It always amazes me the differences of opinions on whether customer service training really works for organisations and companies. Last week I was in a meeting with a group of Middle managers and this debate came up.
One even said ‘I don’t really believe in investing my time and money into customer service training to find they then leave and move on to another company’. I was dying to use the old saying training companies use which is:
‘There is only one thing worse than training your staff and then they leave, and that is not training your staff and then they stay’
The debate went on for a long time and was highly interesting as some felt it was a waste of money while others felt it was highly important and saw it as an investment. Some felt that it was the least they could do for their staff to upskill them and give them the tools necessary to carry out their roles in an effective professional manner.
Someone then stated that well trained professional staff are able to create a ‘feel good factor’ and that in any organisation it is important that your customers feel this. She went on to give this as an example:
‘Let’s suppose you were in competition with a company in the same geographical area as you, selling identical products at identical prices, what would be the thing that would make people buy from you and not from the competitor?….it’s the feel good factor.
So what is this feel good factor and how can you learn this on a customer service training course? Well to be honest I don’t really know as it could be down to people’s perception, but when I thought about the comment what makes someone buy from you and not someone else? I did think back on the numerous occasions where I had purchased specific things in specific shops because I preferred them, or dealt with specific salespeople over others because I liked them or related to them.
The funny thing about the above statements is that there are said to be 2 key steps involved in creating the right impressions, which are vitally important to creating that feel good factor that is so often mentioned in customer service training and they are:
- To create a professional image
- Be personable
So going back to the question do customer service training and customer service training courses really work for team members and organisations. I would say undoubtedly it depends on the trainer and the participants but if the above 2 items form part (not all) of the training and learning then they do. Obviously there is a lot more to customer service training than the above 2 areas.
In saying that, if we examine even the first of the 2 key items in slightly more detail, we can then see that if the team are good at these areas the likelihood is they will create that ‘feel good factor’ I mentioned earlier.
Create a Professional Image
How do you do this? Well it could be as simple as the way you look or the way the environment you work in looks which all impact on the overall perception customers get. We often hear things like first impressions are important and you only get one chance to make a good first impression.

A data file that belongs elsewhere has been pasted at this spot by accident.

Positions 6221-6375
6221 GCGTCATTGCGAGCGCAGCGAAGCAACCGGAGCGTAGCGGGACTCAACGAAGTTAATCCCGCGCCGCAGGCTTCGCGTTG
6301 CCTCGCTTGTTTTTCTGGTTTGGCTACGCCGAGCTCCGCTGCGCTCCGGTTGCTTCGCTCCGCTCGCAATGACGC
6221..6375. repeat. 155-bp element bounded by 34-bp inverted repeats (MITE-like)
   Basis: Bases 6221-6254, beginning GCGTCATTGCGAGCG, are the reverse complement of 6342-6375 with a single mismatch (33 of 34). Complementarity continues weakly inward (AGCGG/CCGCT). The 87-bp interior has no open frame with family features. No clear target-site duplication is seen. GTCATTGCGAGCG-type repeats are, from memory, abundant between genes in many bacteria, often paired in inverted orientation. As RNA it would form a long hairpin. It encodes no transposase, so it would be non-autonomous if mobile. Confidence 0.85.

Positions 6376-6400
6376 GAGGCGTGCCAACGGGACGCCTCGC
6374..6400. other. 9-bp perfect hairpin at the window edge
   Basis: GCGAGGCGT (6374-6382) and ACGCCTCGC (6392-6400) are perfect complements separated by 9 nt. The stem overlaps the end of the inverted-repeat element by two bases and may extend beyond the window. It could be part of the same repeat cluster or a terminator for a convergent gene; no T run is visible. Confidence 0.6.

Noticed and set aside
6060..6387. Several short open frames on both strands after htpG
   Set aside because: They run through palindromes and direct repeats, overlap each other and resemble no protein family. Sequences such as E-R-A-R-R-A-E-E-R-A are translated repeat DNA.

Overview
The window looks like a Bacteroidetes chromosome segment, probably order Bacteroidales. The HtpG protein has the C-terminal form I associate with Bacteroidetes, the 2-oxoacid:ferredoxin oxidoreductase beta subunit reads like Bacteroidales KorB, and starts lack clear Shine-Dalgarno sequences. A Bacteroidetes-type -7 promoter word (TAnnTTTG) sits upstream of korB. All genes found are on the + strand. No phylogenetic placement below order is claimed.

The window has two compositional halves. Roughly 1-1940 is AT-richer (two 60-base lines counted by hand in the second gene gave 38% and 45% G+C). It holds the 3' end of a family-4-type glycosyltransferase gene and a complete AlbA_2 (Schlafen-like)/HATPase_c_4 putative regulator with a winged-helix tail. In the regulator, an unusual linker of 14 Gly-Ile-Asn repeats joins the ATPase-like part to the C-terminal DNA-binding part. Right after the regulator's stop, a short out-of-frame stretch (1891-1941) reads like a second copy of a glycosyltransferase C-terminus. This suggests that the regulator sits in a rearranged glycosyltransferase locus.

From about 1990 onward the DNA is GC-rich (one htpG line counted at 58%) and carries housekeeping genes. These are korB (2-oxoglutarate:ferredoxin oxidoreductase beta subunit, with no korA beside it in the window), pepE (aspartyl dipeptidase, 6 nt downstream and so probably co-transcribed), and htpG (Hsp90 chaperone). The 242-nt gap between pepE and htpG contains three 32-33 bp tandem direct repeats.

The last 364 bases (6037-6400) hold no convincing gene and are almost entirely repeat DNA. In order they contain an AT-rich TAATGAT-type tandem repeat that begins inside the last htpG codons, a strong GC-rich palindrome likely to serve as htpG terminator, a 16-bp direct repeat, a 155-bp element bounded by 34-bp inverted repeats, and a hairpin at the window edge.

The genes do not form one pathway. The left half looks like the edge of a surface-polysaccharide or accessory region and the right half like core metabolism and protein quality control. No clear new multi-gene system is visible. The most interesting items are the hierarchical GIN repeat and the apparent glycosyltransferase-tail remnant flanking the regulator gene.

I told this story on a customer service training course about a time I took my wife away to a very upmarket hotel for a weekend. When we arrived there was a car park in the basement of the hotel and the best way to describe the car park was that it was filthy. We the got the lift to the reception area and there were all smears on the glass of the mirror in the lift and a stale smoky smell, this was years after the smoking ban had been implemented so I guess it was not from someone smoking plus I did see a smoke detector so it is unlikely someone was having a crafty cigarette in the lift.
At this stage I was thinking maybe we should turn back but the hotel was paid for and there was no real turning back at that moment. Amazingly enough when we got out of the lift I was pleasantly surprised as the lift opened out into a beautiful reception area with crystal chandeliers etc.
The reception was nice our room was nice, but I would still think twice about staying there again or recommending it to someone else based on my first impressions.
I often say on customer service training courses, if I could invent a drink that people could take and it would give them good interpersonal skills and make them personable I would probably be the wealthiest person in the world. Unfortunately it does not work like that, but you can never underestimate the importance of being personable.
People buy people is a saying you often hear and it is so true. I remember seeing printed on a T. shirt once ‘some people light up the room when they walk in and others light up the room when they walk out’
We have all been to the shop where the shop assistant ignores you or stands with their arms folded and just does not want to be there. In a face to face environment body language is over 55% of communication and a pleasant smile, eye contact and welcoming open body language makes a massive difference.
So overall the final questions are would you prefer to deal with a company who have the correct professional image and whose staff members are personable? I am sure the answer would be of course.